After a car accident, you may want to tell your friends and family members about your experience by posting on Facebook, Twitter or Instagram. If you have a good video, uploading it to YouTube may also generate some income.
With some exceptions, insurance companies earn profits by collecting premiums and paying as little as possible for claims. When investigating car accidents, insurance adjusters often consider outside information. Consequently, following a car accident you should think twice before posting to social media.
Questioning the severity of your injuries
Any motor vehicle accident has the potential to leave you with serious and life-altering injuries. Fortunately, you may be able to pursue financial compensation for these injuries from the insurer of person who caused the collision.
If your social media posts make you appear healthy, active and happy, the insurance representative may question the severity of your injuries. That is, you may have to fight accusations you are faking all or some of your injuries.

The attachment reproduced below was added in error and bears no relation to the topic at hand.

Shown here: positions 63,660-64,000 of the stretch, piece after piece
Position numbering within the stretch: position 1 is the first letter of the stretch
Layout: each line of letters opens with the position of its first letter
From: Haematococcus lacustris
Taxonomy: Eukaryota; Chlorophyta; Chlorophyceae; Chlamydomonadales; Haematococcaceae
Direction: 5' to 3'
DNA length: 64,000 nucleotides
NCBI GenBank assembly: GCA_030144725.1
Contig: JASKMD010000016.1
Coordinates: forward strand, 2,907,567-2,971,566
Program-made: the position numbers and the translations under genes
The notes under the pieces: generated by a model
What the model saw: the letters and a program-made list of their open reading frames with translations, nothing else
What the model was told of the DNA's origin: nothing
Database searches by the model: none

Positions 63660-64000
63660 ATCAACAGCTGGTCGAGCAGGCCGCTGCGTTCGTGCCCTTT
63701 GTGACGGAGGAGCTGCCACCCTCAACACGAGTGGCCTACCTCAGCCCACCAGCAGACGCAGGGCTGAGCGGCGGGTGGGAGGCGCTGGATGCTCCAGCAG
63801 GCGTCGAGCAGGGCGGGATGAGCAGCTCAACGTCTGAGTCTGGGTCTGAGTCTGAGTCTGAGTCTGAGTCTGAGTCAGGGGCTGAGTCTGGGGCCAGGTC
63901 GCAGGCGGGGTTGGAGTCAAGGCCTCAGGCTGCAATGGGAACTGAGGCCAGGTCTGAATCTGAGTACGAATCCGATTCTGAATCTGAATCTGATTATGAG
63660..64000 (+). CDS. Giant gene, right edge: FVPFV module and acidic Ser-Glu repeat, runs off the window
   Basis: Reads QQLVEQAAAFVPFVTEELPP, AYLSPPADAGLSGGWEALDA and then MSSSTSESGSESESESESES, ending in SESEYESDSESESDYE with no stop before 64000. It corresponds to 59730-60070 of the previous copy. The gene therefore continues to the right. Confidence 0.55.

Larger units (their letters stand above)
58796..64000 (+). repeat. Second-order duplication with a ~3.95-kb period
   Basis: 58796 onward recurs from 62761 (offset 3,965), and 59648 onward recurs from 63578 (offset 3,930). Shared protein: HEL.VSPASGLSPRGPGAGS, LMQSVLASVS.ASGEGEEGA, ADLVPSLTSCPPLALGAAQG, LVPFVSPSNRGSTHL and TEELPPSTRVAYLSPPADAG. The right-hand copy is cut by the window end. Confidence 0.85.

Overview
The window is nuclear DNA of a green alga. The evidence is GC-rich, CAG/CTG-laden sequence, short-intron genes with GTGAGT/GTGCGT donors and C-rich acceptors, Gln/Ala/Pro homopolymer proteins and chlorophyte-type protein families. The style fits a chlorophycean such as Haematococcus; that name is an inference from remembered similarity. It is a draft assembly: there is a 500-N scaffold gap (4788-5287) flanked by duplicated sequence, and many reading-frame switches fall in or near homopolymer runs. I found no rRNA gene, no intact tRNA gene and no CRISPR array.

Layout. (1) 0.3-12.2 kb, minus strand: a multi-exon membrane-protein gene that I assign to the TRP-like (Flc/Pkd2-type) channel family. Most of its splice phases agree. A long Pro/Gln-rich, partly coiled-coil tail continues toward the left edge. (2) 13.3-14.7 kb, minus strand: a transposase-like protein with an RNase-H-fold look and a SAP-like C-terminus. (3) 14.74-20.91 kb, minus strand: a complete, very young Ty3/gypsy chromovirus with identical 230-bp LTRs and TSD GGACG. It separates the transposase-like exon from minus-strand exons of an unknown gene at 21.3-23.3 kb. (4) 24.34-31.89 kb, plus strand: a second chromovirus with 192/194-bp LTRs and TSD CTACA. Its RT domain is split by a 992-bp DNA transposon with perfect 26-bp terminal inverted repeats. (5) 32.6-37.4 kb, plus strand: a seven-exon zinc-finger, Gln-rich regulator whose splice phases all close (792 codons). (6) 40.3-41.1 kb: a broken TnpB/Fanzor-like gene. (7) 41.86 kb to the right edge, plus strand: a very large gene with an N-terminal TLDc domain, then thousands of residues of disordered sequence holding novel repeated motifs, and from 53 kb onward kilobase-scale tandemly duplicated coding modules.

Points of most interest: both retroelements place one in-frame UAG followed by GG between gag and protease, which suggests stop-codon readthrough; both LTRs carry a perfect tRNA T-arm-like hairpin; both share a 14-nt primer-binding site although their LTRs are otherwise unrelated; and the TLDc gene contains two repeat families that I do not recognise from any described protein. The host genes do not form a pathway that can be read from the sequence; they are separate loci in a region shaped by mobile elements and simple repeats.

Inadvertently accepting blame
South Dakota has a quirky comparative negligence rule. This rule prevents individuals from recovering financial damages through litigation if they are more than slightly responsible for an accident. Those who are slightly responsible typically receive reduced damages.
Following a crash, you likely do not want to accept blame. If you are not careful with your words on social media, though, you may do just that. Consequently, to ensure you do not undercut your potential legal claims by inadvertently acknowledging fault, you may want simply to remain silent on social media until your accident claim concludes.